October 6, 2021


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Between church on Sunday, grandkids’ sports games, concerts, family get-togethers and everyday activities to remember, life can be difficult to keep track of. As we age, medicine is another item we add to that list as we develop conditions and illnesses, but managing them can prove challenging while also juggling multiple activities in your week.

We put together a list of five tips you can use to help manage your or your loved one’s medications.

Take someone you trust with you to the doctor, and ask questions.

 When you go to an appointment, you may end up being prescribed a new medication, and it is important that you ask questions about this medication so you know what to look out for. Having a list of questions prepared beforehand can help you remember to get the information you need. According to the National Institute on Aging, some questions you may want to ask are:

  • What potential side effects could this have?
  • Is this okay to take with other medications?
  • What will this treat?
  • When should I take this medication?

The United States Food and Drug Administration also recommends taking someone you trust with you when you visit your doctor. Your doctor is going to give you a lot of information, and it can be hard to retain. If you take someone with you, they can help you remember important information or they may have questions of their own based on experience or out of curiosity. If no one is available to join you, write down the information or ask your doctor for a list of the medications they prescribed and how you should take them. Your pharmacist is also a great resource.

Make a List.

If you don’t get one from your doctor, make a list of your medications. Include who prescribed them, what they are for, how often you take them, and the dosage. The FDA says when making this list you should be sure to include over-the-counter medication, vitamins, supplements, herbal remedies, and eye drops. Different medications can react when taken together, causing some medications to not do their job or another to have stronger side effects than they are intended to.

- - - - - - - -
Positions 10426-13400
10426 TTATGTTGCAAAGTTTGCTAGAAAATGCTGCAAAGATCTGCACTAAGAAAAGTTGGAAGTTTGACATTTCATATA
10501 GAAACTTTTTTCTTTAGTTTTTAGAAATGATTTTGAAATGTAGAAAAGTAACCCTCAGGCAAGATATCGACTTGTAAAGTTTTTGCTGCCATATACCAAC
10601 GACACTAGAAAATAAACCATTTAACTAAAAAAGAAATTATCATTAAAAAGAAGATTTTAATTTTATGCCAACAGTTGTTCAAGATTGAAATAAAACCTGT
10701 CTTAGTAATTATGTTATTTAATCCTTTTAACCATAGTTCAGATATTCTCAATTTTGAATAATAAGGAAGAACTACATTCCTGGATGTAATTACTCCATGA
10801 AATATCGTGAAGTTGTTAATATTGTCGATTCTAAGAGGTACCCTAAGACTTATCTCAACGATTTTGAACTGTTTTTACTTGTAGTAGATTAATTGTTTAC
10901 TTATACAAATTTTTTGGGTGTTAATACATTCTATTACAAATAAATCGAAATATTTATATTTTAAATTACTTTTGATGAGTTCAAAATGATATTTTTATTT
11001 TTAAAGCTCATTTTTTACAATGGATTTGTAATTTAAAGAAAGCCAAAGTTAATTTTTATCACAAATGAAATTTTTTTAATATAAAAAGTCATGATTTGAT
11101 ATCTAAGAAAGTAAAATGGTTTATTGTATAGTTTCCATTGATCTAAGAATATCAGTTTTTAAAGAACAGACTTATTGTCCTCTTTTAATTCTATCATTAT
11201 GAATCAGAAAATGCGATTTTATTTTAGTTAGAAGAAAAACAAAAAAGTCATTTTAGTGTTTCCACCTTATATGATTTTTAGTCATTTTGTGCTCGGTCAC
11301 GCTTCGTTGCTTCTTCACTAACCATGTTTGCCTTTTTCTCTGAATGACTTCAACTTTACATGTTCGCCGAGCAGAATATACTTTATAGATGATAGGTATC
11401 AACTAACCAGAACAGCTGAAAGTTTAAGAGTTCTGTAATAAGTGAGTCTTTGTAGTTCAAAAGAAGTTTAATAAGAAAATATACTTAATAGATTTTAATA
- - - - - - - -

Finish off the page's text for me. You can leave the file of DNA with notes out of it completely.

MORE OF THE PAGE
Keep a journal.

Keeping a journal is a good idea to help you and your physician judge how your medication is affecting you. Try to keep track of the times you are taking them, what you are eating with them if you take them with food, your moods, how often you use the restroom, and how much energy you have. Are you tired all the time? Is the medication doing what it should? By keeping track of any changes in your behaviors, large or small, your doctor will be able to determine if these medications are right for you and can adjust them as needed. You should also keep track of your weight as well; according to the United States Food and Drug Administration, your weight can affect how the medication works in your body and how much it will affect you.

Keep on top of your refills.

Does your medication need to be refilled? If so, speak to your pharmacist about how long your current prescription will last and be sure to refill it before you run out. The FDA advises that you get your prescriptions refilled early so you do not run out, as an interruption in your regimen could negatively impact you. You should also ask your doctor what might happen if you miss a dose.

The FDA also suggests if your current medication is too expensive to ask your physician or pharmacist for an alternative that may fit better in your budget. In addition, they recommend that you throw out old medications. Throwing out the old medications will help you stay organized and prevent you from accidentally taking any older or expired prescriptions.

Set up reminders.

To help you remember to take your medications, use your habits to help you remember. The National Institute of Aging recommends writing notes which you can leave in places you go around the house. They also suggested having someone call you to check in and help remind you to take your medication or the use of a calendar or alarm. If you need a way to see if you already took them, use a pill case with days of the week on them. If you are caring for a loved one with memory problems, it may be a good idea to hand them the medicine directly as is recommended by the National Institute on Aging.

At Provision Living Your Health is Our Top Priority

Provision Living considers the health of our seniors to be our top priority. Speak to one of our care consultants today to learn how we help seniors in our communities manage their medications.

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